Good news for slackers: Evidence suggests that playing March Madness at work might actually improve productivity. And two new surveys show employer antipathy to office fun-and-games is mellowing.
One survey, released earlier this month by online staffing service OfficeTeam, finds managers' attitudes toward their employees' playing March Madness (the NCAA's basketball tournament) have changed dramatically: In 2010, 22 percent of executives said they viewed March Madness activities, including watching games and betting, as having an adverse effect on employee output.
Now, however, only 9 percent retain that same negative view. Seventy-five percent think playing March Madness at work has no impact on productivity; and 16 percent call its impact either "somewhat positive" or "very positive."
Robert Hosking, executive director of Menlo, Calif.-based OfficeTeam, said he thinks one explanation might be the strengthening economy. In 2010, he speculates, employers were having to find ways to do more with less.
"Taking time away from work has more impact," he said, "when you're stretched thin."
Now, having weathered the downturn, they might be less worried about productivity.
He offered a second explanation: Fewer employees now work a standard 9-to-5 day. The line between office and home has become blurred, he says, with more workers opting to finish tasks at home that they had left undone at the office, sometimes because they used office time for personal recreation.
"Absolutely, they are making up time at home," Hosking said. "There's much more flexibility today than there was a few years ago. Your job still needs to get done. But if you come in early or work at home, employers are OK with that."
What's necessary, he says, is that employers be clear what rules apply to a diversion such as March Madness. OfficeTeam suggests five rules, including requiring employees to request time off in advance to watch the playoffs.
A second survey, this one done by global outplacement firm Challenger, Gray & Christmas of Chicago, estimates that nearly one-third of all U.S. employees spend three hours or more watching March Madness hoops during the workday. During the first two days of the tourney, it finds, goofing off amounts to at least $134 million worth of work not performed.
CEO John Challenger says the cost doesn't show up on employers' bottom line. Like Hosking, he speculates that employees are doing the work, they're just not doing it in the office.
"In the end, March Madness will have little if any effect on employers," Challenger said.
It won't register even as "a blip" in the overall economy. "Sequestration is going to have a far bigger impact," he added.
Not all managers are comfortable with employees' playing games, Challenger notes. "They see somebody at a desk who's looking at a game," he said. "They think they're losing control of that person; that a product is leaking away."
And, he admits, that might be true in some cases. "Certain people are less responsible," he said. "Work gets shirked."
What happens to such people? "They get fired," he added.
A sports junkie who's not getting any work done, whose "rotten behavior" has become a bad influence on co-workers might find himself asked "to adapt his behavior," Challenger said.
1SaleADay, a Miami deal-a-day company that sells (among other things) watches, jewelry and electronics, permits Madness, but only in moderation. Eli Federman, senior vice president, says he got fed up some time ago with what the calls his employees' "frolicking outside the work context."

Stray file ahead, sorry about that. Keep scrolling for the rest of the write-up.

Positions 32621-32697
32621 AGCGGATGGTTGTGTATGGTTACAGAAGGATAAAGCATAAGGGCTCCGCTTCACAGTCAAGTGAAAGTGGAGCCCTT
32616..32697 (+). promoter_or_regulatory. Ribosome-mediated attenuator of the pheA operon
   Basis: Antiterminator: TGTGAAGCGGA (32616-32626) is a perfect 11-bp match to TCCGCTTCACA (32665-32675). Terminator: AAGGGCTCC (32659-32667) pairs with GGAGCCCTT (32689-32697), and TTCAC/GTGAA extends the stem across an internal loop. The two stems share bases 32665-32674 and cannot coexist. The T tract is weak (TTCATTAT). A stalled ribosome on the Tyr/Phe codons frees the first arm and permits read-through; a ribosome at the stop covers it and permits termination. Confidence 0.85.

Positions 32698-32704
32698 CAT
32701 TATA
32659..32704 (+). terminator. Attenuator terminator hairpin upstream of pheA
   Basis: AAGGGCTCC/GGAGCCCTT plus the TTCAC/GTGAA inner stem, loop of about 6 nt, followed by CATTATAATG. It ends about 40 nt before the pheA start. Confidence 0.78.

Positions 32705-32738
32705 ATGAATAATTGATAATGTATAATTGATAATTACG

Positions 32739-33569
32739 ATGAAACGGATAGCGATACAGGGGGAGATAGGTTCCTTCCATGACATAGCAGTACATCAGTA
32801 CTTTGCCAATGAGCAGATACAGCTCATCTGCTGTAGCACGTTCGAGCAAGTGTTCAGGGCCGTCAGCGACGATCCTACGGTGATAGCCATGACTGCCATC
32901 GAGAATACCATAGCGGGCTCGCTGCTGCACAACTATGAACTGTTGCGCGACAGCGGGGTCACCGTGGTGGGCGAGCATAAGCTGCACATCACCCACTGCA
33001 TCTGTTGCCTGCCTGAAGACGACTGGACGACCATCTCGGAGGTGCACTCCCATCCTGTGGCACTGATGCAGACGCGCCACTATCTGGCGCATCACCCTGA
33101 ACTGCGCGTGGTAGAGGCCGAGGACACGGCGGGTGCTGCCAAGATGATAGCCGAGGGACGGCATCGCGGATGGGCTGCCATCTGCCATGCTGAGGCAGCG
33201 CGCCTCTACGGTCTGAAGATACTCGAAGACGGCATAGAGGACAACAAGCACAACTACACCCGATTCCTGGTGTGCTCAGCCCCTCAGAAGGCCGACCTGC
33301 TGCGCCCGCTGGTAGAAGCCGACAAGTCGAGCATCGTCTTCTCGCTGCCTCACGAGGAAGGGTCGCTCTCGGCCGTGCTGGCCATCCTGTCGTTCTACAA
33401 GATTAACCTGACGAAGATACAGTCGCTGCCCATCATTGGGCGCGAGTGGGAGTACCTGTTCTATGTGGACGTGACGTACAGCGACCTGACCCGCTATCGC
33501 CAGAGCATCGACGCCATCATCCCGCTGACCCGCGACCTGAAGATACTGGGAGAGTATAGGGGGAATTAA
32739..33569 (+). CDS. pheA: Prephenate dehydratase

He stopped that by replacing office access to Facebook with access to an in-house platform called Yammer, which permits interaction only with other company employees.
Federman's employees can talk about March Madness during the workday, and he encourages them do so, as a way to build camaraderie and boost morale. "When they're excited, they work better," he says.
But they cannot play March Madness in the office. He views it, because of its sports-focus and finite duration, as less pernicious than social media, which he calls "a vortex of social mayhem" designed to seduce the idle.
Tom Lutz, author of "Doing Nothing: A History of Loafers, Loungers, Slackers and Bums in America," sees two truths about March Madness: Everybody slacks off from time to time, and slacking off may make us more productive:
"All of us find ways to slack off," Lutz told ABC News. "Right now, I am talking to a reporter about March Madness, instead of taking care of things I should have done weeks ago."
Communal forms of slacking -- water-cooler chats are the classic example, he says, although they probably have been replaced by texting -- aren't just important for morale, Lutz says.
Studies show them to be important for innovation and productivity, as well. "March Madness brackets falls into this category," he said.
Very few people, Lutz says, can sustain peak productivity throughout an eight-hour work day. Nor is that a problem, because lost time can be a potent motivator. Nothing so promotes efficiency or concentrates the mind than the realization that you're about to miss a deadline.
For that reason, he said, "Lost time is very rarely lost."
No matter how complex our cultural play or gaming might become, he says ("March Madness can get into some very high-order statistical analysis"), nothing will ever incinerate as many billable hours as good-old daydreaming. "It can happen mid-sentence, it can happen as we open a file, and it is undetectable by any monitoring device," he said.
Compared to time spent daydreaming, time spent on March Madness is "a drop in the bucket." And, in his view, the Madness promotes morale.
It's "a great way to feel part of a group that is on a shared mission," Lutz said, "rather than fantasizing about never having to see any of these people again as long as we live."